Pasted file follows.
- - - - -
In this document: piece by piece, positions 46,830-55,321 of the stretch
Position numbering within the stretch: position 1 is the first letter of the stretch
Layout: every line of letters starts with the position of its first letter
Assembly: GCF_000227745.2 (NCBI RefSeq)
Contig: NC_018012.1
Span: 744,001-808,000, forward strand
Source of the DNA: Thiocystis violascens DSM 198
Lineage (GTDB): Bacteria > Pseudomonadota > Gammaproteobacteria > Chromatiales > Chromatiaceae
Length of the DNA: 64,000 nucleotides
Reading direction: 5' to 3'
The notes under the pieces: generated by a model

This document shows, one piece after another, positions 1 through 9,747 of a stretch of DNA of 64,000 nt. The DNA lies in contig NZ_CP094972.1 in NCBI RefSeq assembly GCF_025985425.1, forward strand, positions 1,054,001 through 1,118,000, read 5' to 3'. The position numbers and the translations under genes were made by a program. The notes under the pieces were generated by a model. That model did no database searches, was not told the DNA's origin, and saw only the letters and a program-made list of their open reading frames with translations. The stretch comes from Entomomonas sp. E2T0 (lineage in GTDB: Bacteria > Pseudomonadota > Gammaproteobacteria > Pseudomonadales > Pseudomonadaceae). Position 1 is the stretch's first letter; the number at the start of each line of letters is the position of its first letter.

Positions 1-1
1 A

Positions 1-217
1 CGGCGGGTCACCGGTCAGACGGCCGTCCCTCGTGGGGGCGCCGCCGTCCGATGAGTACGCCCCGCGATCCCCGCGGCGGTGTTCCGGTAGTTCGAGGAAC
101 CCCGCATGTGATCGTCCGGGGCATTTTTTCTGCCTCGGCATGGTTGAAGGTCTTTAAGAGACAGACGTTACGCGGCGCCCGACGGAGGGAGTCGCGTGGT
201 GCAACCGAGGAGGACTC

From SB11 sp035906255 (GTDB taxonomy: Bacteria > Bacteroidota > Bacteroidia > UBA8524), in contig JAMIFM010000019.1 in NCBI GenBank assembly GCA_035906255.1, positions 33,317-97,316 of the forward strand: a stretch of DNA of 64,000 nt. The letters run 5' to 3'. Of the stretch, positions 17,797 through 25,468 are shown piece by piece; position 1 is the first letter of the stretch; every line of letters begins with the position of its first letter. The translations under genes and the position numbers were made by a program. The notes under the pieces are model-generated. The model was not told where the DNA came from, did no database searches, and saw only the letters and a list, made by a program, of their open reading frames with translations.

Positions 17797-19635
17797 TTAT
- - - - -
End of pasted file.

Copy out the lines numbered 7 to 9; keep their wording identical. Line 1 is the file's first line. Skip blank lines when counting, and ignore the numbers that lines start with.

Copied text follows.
Source of the DNA: Thiocystis violascens DSM 198
Lineage (GTDB): Bacteria > Pseudomonadota > Gammaproteobacteria > Chromatiales > Chromatiaceae
Length of the DNA: 64,000 nucleotides